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    I had a very similar dilemma last year while I was applying to Cambridge (please don't hurt me Oxonians). I worked flat-out for my GCSEs and A-levels and was convinced that if I got into Cambridge, I would have to work solidly in order to keep up with everyone else. However, I can safely say that I now do a lot more extra-curricular activities and general socialising than I did while I was at school, despite having a considerably heavier workload. For a while I was worried that my performance might be suffering as a result, but according to my reports I'm doing as well as I would have hoped to be had I been studying 24/7. It may be that your son didn't actually need to work as hard as he did in order to get the grades which he got, and if he chooses to go to Oxford then he might be able to cut himself some slack. Of course there's no knowing that his experience would be the same as mine and as others have said, it's his decision.
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    (Original post by Notrid)
    I had a very similar dilemma last year while I was applying to Cambridge (please don't hurt me Oxonians). I worked flat-out for my GCSEs and A-levels and was convinced that if I got into Cambridge, I would have to work solidly in order to keep up with everyone else. However, I can safely say that I now do a lot more extra-curricular activities and general socialising than I did while I was at school, despite having a considerably heavier workload. For a while I was worried that my performance might be suffering as a result, but according to my reports I'm doing as well as I would have hoped to be had I been studying 24/7. It may be that your son didn't actually need to work as hard as he did in order to get the grades which he got, and if he chooses to go to Oxford then he might be able to cut himself some slack. Of course there's no knowing that his experience would be the same as mine and as others have said, it's his decision.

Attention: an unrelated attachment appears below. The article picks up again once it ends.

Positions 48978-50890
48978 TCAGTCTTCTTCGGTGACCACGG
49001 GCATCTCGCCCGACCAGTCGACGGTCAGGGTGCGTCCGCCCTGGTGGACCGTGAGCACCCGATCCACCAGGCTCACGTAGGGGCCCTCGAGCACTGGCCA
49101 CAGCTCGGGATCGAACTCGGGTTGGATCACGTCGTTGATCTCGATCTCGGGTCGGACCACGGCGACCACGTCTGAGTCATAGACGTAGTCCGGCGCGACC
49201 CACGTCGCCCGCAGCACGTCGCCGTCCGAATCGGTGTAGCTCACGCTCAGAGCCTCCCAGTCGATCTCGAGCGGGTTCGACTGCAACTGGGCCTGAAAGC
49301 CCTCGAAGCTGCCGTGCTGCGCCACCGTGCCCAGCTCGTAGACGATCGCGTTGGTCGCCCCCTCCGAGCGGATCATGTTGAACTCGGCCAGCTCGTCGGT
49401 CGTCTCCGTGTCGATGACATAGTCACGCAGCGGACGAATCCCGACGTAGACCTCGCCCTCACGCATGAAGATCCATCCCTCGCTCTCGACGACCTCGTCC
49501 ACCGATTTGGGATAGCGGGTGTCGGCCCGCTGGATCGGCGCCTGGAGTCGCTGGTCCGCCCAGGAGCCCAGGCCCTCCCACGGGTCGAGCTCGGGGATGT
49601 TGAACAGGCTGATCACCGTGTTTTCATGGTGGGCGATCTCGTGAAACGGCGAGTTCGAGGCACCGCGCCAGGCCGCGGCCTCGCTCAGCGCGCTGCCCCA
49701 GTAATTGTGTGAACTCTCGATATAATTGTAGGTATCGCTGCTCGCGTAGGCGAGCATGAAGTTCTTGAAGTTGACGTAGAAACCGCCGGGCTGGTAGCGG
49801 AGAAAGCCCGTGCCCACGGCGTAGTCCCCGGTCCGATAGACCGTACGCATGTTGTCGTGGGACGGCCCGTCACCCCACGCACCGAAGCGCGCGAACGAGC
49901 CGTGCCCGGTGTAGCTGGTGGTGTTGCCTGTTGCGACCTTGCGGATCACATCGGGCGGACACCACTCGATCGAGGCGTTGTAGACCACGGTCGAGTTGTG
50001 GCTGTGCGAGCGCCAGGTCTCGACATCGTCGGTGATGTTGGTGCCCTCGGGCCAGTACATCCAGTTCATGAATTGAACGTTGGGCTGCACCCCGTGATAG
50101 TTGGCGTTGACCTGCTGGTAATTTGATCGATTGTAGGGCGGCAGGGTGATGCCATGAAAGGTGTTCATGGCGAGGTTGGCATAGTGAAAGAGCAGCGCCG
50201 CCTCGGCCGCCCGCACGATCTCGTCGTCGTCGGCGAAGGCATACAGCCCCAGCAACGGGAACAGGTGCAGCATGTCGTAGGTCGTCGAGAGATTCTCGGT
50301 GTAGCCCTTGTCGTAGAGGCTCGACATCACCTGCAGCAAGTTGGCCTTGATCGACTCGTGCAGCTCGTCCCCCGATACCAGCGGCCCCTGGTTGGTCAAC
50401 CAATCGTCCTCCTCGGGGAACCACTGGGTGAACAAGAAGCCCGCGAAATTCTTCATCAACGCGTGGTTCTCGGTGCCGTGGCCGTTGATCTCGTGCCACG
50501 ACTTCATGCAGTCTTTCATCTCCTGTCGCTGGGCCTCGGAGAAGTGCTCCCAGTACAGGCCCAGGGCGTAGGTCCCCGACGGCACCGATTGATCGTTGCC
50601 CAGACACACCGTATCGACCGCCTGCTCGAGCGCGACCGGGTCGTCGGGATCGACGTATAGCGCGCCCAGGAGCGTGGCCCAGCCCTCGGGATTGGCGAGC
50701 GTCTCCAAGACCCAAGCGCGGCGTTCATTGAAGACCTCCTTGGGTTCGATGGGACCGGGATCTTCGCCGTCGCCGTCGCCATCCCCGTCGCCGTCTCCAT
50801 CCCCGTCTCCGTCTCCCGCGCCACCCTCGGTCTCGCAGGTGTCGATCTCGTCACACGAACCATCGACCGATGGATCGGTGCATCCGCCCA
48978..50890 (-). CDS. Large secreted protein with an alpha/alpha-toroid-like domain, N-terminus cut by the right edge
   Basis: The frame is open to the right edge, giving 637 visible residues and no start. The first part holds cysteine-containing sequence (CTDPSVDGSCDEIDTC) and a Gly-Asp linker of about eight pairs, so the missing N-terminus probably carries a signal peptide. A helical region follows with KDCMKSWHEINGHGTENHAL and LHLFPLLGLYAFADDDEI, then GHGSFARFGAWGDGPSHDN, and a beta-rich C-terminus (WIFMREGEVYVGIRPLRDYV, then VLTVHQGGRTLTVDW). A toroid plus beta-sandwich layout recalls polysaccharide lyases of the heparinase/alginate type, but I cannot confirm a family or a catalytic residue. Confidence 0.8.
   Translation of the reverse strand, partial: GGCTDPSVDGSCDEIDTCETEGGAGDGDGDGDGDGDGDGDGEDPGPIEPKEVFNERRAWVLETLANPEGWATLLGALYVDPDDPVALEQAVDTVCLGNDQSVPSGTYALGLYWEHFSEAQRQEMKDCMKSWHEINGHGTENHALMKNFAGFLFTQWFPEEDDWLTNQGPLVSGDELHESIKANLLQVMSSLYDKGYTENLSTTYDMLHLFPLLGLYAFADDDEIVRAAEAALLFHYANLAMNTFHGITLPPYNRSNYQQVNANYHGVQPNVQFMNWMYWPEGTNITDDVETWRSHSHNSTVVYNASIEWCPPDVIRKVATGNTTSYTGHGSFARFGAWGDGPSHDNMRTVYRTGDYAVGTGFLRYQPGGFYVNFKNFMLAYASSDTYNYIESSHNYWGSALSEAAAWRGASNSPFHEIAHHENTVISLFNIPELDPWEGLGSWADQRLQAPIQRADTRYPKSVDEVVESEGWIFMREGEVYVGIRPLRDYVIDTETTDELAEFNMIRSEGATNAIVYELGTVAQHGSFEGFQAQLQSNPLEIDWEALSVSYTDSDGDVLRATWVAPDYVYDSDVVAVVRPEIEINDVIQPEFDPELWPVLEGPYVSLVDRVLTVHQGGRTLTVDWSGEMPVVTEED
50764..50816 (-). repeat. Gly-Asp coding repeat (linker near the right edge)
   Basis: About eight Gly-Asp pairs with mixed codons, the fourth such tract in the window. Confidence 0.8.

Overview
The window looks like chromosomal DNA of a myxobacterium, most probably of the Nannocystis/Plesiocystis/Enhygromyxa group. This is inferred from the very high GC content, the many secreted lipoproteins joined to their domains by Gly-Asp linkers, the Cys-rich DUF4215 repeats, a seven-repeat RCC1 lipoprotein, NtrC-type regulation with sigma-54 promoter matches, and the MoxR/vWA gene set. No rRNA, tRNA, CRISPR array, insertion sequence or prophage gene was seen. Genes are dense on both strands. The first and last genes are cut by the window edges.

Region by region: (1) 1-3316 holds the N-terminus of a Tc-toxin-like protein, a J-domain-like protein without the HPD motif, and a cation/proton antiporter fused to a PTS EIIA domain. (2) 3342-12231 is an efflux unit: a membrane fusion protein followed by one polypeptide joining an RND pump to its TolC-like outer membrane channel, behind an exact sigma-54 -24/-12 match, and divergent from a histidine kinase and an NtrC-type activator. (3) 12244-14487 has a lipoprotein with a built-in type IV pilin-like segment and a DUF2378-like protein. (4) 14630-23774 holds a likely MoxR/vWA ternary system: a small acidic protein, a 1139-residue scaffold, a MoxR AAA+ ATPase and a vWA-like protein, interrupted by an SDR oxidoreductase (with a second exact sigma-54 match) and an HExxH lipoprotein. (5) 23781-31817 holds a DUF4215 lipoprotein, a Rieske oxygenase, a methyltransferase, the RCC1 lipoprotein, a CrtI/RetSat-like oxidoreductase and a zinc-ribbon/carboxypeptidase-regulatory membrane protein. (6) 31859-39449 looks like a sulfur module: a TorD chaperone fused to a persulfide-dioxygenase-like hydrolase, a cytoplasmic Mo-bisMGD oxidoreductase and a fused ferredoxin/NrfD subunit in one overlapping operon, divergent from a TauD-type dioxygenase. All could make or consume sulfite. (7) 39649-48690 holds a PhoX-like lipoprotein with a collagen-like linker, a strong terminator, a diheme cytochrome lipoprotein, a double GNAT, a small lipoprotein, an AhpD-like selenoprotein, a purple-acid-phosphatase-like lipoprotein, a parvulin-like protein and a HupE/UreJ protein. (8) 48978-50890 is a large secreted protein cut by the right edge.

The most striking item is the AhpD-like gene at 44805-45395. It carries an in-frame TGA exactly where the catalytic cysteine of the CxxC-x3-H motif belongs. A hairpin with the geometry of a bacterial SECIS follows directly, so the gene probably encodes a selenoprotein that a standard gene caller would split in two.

You're wasting your breath the OP is a fraud.
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    (Original post by Notrid)